At the age of 94, the State Fund finally goes public

California’s State Compensation Insurance Fund, a well-heeled, quasi-state agency that flew under the radar for more than nine decades until it was racked by internal scandal, is about to make a debut of sorts: For the first time, it’s board of directors will meet in public.

Not completely in public, however – the most sensitive issues will be discussed by the board in private at the two-day meeting, Thursday and Friday, in San Francisco.

“This is our first board meeting under Bagley-Keene and the Public Records Act,” said State Fund spokeswoman Jennifer Vargen. “It’s a new environment for us and we are working through it. We hope to handle it without minimal disruption and as professionally as possible.”

The State Fund, created in 1914, sells workers compensation insurance, and it’s a big player—the biggest, in fact, in the nation. It takes in about $3.2 billion annually from its premiums and has some $22 billion in assets.

California law requires employers to have their workers covered in the event of injuries. The State Fund is charged with offering coverage to businesses that can’t obtain it anywhere else. Traditionally the fund has covered a sixth or perhaps a fifth of the market, although it’s market share spiked dramatically a few years ago when the workers compensation insurance industry imploded, and desperate employers flocked to the fund.

That shift brought new public – and media – attention to the State Fund, which had rarely been on the A-list of media outlets hunting stories.

The five voting directors on the State Fund’s board – the current chair is Jeanne Cain, a vice president of the state Chamber of Commerce – have met in private for decades. The reason, according to the fund, is that the board makes sensitive decisions involving investments, marketplace competition, company solvency, fraud investigations, and the like. The fund notes that it conducts internal audits, separate from any commissioned by the insurance commissioner or the Legislature, and it has commissioned outside auditors to examine the agency — although the findings of those audits are not subject to public disclosure.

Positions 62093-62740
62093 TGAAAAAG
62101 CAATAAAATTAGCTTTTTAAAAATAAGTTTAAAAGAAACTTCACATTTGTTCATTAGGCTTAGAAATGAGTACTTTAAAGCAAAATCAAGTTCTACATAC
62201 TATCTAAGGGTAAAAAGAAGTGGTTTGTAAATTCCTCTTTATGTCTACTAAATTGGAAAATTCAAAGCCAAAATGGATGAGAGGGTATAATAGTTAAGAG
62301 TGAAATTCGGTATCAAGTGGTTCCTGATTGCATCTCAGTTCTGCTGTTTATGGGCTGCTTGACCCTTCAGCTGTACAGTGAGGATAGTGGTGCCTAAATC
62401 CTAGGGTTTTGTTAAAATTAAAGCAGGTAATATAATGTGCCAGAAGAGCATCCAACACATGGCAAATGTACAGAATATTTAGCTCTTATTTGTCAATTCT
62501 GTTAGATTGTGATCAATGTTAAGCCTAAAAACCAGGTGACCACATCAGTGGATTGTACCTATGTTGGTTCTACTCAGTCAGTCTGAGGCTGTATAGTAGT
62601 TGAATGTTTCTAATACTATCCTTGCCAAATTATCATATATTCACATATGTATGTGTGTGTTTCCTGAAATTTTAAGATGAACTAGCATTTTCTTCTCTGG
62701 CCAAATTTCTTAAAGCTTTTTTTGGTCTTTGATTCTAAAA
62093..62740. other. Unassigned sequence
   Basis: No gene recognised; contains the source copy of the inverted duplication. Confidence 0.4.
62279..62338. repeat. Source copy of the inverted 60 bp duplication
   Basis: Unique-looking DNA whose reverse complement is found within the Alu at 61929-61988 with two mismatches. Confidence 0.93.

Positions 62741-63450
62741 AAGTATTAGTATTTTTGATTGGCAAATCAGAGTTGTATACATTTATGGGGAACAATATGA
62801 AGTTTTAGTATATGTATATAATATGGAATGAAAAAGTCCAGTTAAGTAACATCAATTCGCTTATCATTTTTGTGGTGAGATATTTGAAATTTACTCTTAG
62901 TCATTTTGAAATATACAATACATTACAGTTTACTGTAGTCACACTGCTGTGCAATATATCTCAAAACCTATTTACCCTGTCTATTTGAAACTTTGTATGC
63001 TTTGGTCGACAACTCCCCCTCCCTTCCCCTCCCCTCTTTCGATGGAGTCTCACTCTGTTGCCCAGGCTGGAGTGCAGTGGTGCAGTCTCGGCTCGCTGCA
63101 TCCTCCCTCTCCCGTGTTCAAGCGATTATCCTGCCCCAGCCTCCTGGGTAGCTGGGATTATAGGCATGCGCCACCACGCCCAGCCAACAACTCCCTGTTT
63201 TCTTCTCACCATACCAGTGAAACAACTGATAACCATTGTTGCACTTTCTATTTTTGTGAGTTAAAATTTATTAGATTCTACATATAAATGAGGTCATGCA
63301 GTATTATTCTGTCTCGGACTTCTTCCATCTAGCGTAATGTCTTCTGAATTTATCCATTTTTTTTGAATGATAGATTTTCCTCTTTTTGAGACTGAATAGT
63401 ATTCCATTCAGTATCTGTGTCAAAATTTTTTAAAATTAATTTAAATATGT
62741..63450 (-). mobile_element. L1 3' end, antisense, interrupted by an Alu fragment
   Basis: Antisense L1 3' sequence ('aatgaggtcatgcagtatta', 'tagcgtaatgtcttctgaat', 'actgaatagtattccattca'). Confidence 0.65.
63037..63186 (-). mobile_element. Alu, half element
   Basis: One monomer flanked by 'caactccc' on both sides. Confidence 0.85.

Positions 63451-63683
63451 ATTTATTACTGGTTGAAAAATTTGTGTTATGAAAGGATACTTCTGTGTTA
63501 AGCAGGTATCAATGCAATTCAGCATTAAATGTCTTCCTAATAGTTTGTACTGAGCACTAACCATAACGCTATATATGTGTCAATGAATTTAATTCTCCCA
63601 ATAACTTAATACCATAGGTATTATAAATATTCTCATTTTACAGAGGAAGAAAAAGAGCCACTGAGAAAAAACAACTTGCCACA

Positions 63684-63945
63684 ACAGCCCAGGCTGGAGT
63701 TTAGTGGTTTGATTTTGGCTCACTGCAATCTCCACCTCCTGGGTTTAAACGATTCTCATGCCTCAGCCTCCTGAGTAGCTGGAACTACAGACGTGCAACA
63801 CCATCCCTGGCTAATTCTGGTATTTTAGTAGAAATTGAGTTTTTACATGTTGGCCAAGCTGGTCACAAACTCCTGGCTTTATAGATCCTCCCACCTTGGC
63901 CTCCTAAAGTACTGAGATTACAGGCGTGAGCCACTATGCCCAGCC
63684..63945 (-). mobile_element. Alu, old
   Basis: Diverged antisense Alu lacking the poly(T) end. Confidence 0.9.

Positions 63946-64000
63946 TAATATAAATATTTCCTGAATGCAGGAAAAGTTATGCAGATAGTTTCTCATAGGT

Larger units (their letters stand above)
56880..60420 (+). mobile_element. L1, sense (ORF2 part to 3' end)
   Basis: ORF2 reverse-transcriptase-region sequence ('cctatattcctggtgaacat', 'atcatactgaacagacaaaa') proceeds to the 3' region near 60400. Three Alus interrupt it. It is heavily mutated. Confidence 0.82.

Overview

The result is that the State Fund has been exempt from disclosure rules that apply to other government entities, the Bagley-Keene Act, which requires state agencies and their advisory boards to disclose information to the public, post meeting times and agendas and respond to public information requests in a timely way.

But this year, the Legislature approved legislation authored by Sen. Mike Machado, D-Linden, that put the State Fund under the jurisdiction of the Bagley-Keene Act. With 8,000 state employees – until recently, the only exempt employee was the top executive – it seemed logical to require the State Fund to be covered by the disclosure rules.

The state board has five voting members, but that will change in January, when the board expands to 11 members, including nine appointees of the governor. The State Fund also receive permission to hire a half-dozen top executives – thus allowing them to recruit the personnel without being restricted to Civil Service salaries. Five of those positions – chief information officer, chief operations officer, chief financial officer, chief risk officer and general counsel have been filled. “Being able to bring in that expertise is probably the largest impact (the Machado bill) has had on our operation,” Vargen said.

The Machado bill was prompted in part by internal turmoil at the State Fund that ultimately led to a criminal investigation by the California Highway Patrol.

In March last year, State Fund President Jim Tudor was abruptly fired by the governing board, along with Renee Koren, a Tudor deputy and head of State Fund’s group insurance program. The firings followed a lengthy internal investigation and the resignations under fire of board members Kent Dagg and Frank DelRe, who stepped down amid allegations of conflicts of interest that businesses they controlled profited through their connection with the fund. No charges have been filed. Fund officials turned over the results of their internal probe to outside investigators. Currently, a joint investigation is being conducted by the CHP, the Department of Insurance and the San Francisco district attorney’s office.

To date, no one has been charged with a crime.

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